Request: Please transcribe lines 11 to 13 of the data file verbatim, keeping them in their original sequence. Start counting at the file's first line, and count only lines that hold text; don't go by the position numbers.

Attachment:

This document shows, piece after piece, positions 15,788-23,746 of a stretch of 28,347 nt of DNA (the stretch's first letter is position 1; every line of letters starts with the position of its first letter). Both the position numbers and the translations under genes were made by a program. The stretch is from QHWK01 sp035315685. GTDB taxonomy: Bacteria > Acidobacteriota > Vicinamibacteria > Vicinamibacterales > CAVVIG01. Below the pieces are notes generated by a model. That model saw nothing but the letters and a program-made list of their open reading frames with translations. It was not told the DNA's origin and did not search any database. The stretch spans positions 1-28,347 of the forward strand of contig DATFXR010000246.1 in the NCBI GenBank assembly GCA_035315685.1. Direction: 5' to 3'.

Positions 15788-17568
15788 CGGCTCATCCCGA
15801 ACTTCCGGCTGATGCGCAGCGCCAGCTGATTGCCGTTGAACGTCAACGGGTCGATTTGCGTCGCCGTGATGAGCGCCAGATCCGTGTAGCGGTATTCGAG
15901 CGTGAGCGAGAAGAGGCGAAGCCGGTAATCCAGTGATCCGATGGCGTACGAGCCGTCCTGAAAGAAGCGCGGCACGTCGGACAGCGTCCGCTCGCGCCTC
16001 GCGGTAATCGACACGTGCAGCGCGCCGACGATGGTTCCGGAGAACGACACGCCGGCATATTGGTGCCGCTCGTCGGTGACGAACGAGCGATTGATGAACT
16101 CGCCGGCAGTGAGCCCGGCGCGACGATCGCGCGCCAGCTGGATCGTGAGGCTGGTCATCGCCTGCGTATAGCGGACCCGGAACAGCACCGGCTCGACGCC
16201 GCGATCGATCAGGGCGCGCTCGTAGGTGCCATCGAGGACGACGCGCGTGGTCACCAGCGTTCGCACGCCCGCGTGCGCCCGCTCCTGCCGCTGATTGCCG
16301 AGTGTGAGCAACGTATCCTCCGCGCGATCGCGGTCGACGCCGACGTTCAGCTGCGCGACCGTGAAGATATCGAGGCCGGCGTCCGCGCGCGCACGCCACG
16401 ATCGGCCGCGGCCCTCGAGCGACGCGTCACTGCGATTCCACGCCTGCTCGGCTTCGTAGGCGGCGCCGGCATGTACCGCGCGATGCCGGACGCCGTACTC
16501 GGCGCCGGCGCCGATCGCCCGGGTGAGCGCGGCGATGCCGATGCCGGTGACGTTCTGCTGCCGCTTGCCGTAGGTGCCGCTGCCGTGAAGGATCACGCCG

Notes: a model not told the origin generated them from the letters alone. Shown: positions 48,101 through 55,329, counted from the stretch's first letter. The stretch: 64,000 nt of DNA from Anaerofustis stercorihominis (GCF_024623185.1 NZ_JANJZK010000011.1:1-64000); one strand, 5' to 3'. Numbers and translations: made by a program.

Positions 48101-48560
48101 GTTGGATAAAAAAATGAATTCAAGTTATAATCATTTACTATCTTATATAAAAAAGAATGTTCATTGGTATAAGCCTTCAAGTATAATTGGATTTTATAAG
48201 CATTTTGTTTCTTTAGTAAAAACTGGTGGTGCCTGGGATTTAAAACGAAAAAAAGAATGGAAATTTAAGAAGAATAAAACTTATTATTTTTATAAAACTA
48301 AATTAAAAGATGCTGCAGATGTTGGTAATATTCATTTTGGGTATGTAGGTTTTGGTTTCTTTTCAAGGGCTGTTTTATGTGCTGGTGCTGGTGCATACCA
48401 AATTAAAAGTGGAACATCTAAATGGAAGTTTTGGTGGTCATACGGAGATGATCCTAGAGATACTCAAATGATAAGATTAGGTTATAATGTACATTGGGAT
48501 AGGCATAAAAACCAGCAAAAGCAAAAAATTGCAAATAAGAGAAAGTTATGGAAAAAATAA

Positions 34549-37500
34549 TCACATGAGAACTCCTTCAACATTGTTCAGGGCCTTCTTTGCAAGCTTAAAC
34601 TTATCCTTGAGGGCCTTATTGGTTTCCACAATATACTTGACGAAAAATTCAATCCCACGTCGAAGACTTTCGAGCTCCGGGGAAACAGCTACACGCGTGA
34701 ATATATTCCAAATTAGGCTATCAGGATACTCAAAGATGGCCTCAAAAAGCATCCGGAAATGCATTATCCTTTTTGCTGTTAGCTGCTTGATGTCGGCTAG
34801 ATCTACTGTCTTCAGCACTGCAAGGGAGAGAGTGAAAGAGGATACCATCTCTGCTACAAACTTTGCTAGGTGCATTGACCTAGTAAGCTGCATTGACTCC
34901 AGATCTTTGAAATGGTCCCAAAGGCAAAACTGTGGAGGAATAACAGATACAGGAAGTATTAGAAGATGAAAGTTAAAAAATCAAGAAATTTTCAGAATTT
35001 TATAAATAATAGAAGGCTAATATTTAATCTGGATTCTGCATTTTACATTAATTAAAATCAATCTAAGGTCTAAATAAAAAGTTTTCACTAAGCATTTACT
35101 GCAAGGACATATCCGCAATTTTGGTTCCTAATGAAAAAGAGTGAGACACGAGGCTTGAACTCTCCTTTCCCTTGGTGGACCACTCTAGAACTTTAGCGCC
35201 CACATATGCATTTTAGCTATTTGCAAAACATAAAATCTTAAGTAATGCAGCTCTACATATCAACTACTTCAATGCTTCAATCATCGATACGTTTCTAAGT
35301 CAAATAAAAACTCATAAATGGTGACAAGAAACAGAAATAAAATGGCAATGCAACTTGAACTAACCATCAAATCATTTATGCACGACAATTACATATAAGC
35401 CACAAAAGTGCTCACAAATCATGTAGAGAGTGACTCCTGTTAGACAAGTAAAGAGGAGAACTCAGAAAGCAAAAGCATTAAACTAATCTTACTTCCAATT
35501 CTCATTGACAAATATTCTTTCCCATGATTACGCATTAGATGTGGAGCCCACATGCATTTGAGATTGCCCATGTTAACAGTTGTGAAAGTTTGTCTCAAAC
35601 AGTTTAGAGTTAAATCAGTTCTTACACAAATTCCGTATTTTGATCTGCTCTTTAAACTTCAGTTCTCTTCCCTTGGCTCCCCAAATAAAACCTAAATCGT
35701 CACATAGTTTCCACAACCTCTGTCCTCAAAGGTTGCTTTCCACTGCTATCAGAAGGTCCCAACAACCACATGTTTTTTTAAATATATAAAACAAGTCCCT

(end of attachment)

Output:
16501 GGCGCCGGCGCCGATCGCCCGGGTGAGCGCGGCGATGCCGATGCCGGTGACGTTCTGCTGCCGCTTGCCGTAGGTGCCGCTGCCGTGAAGGATCACGCCG

Notes: a model not told the origin generated them from the letters alone. Shown: positions 48,101 through 55,329, counted from the stretch's first letter. The stretch: 64,000 nt of DNA from Anaerofustis stercorihominis (GCF_024623185.1 NZ_JANJZK010000011.1:1-64000); one strand, 5' to 3'. Numbers and translations: made by a program.

Positions 48101-48560